Imagine two startups. One startup makes a business chat app similar to Slack. The other startup has a business wiki product. In principle, these are very different apps that solve different problems. In practice, both apps face constant pressure from their customers to become more like the other.
Users of the chat app start demanding threaded discussions, archived discussions, pinned discussions, rich text options, and the ability to draft responses. Any individual feature might make customers happier and increase retention and conversion rates, but mindlessly adding all these features will turn a good product into an unfocussed mess. You end up with an ugly hybrid app that is half chat half wiki. It doesn’t have a clear audience anymore.
You can see how a wiki app can end up in the same place by adding more and more messaging features. Different chimera, but equally bad.
It’s a problem that all b2b SaaS apps struggle with. If you say yes to every feature request your product eventually turns into a platform product like Office 365. Customers always ask for Forms, workflows, calendars, project management, chat, writing, and email features. And they’re not wrong to want a single integrated solution as opposed to a hodgepodge of overlapping products. If they like a product they want it to solve more of the problems they have. So what is the app developer supposed to do?
As a SaaS vendor you have a couple of options. One option is to embrace the platform vision. Max out on engineers and build it all. This is the Google Suite, ZoHo and MS Office 365 strategy.
A second option is to stay strictly on course. You build out your narrow product and make it the best it can be without adding any platform features. Instead of making your product wider you go deeper. You keep your focus and you refine and perfect your product, and users will have to use an API for everything else. You get really good at saying “no” to customers. The big disadvantage of this approach is that you spend a lot of time making small improvements only a handful of powerusers care about while ignoring the features your customers really want but that don’t fit neatly in your product vision.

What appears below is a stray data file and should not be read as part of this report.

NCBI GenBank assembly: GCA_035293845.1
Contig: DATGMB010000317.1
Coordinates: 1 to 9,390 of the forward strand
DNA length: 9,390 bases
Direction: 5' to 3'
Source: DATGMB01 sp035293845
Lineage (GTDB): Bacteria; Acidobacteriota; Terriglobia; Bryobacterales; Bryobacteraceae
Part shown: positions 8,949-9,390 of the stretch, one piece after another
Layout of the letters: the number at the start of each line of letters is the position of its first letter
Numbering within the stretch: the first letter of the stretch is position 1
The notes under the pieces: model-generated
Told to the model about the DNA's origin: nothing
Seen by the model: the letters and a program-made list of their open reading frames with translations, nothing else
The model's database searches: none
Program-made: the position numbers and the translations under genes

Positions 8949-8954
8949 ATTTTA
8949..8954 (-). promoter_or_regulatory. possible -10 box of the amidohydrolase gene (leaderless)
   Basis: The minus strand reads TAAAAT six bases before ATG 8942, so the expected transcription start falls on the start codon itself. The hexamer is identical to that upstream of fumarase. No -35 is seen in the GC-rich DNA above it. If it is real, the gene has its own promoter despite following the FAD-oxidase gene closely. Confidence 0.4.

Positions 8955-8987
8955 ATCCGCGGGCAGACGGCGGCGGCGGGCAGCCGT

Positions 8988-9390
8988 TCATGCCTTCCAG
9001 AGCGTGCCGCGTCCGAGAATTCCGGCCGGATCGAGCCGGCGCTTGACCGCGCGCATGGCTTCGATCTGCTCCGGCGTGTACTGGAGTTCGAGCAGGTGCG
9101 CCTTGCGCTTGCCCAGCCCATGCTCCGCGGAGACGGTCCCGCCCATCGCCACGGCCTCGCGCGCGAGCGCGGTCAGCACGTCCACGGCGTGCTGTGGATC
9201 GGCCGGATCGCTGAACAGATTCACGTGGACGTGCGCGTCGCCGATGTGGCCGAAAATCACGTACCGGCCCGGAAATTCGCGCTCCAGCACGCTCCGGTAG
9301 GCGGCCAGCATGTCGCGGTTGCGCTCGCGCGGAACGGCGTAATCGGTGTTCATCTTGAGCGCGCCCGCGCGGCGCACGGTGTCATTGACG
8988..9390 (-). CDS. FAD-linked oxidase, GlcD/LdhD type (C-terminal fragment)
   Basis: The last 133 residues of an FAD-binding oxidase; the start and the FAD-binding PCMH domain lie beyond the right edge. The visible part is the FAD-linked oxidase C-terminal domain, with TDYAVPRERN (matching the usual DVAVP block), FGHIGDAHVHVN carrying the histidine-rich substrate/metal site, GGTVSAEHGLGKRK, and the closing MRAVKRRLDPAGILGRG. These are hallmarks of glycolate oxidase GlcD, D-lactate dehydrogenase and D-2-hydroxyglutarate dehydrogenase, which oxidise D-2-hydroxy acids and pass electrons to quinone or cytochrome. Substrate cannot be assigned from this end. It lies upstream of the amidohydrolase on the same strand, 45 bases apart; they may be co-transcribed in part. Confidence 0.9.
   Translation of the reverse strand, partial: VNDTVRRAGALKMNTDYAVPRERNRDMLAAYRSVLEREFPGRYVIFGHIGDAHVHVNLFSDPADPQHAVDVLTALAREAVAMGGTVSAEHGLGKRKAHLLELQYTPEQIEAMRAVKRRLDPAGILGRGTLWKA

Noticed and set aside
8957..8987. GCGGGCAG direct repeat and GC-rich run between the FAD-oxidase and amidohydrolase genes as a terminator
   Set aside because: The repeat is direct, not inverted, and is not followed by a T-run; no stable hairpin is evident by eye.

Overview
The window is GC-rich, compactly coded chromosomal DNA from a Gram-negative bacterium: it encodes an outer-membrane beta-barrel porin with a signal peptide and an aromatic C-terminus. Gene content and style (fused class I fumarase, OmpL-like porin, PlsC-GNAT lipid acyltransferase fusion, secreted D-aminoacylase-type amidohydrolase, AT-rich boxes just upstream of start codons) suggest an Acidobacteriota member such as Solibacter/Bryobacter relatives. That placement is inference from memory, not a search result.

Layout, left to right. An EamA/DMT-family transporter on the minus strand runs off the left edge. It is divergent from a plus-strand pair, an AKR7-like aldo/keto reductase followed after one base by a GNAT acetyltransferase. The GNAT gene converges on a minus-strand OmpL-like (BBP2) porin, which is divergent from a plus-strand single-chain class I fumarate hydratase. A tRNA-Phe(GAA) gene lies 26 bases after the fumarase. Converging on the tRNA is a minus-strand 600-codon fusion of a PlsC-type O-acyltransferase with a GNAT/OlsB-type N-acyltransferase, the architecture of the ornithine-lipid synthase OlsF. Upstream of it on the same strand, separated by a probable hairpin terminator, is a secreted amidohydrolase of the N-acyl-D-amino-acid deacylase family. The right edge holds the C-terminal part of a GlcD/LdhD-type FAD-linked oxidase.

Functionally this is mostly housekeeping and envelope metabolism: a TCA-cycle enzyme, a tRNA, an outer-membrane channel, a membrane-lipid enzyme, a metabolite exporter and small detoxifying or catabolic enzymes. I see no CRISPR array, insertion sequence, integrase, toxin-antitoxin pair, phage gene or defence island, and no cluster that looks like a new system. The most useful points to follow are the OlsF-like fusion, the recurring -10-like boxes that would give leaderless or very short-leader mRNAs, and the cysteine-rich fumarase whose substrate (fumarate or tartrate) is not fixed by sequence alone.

A third option is the “tiny platform” approach. Instead of building a whole platform you only build the easiest 5%. You implement a couple of key features of each platform product and go no further. This is the Basecamp approach. The big disadvantage here is that you end up with a product that is okay at many things but doesn’t excel at anything.
A fourth option is to make your product an add-on to an established platform like Office or Google Suite. You focus on your product features and you can provide integrations with the other application suite products for everything else. This strategy makes a lot of sense, except, you tie your future to a 3rd party that really doesn’t care about you. It’s a precarious position to be in. The platform owner can pull the plug at any time. One day you’ll wake up to an automated email that an API function has been deprecated. Your app stops working. Your customers are angry, you are helpless, and years of work go down the drain.
There is no correct approach to this platform dilemma. Software is never finished and you can always keep building and building in any direction. Build in the right direction and you’ll get many happy users. Build in the wrong direction and you’ll attract the wrong kind of customers that will push your product even further away from product-market fit. That’s why it helps to have a clear platform strategy. It can tell you when to say no.
This is what we have to figure out for Thymer. Thymer will have task management and planning features, but this has some overlap with the features provided by conventional calendar software. And everybody already has a calendar app that Thymer can’t realistically replace. Neither can Thymer replicate all major functionality people have come to expect from calendar software. So what do we do? Do we go all-in on API integrations with 3rd party calendar software? Do we tolerate scope creep and reimplement all calendar features we think are important? Do we add a minimalistic calendar to Thymer and accept that users will still have to use a different calendar product on the side? Or should we kick the can down the road in the hope the correct answer will become clear in the future? I don’t know.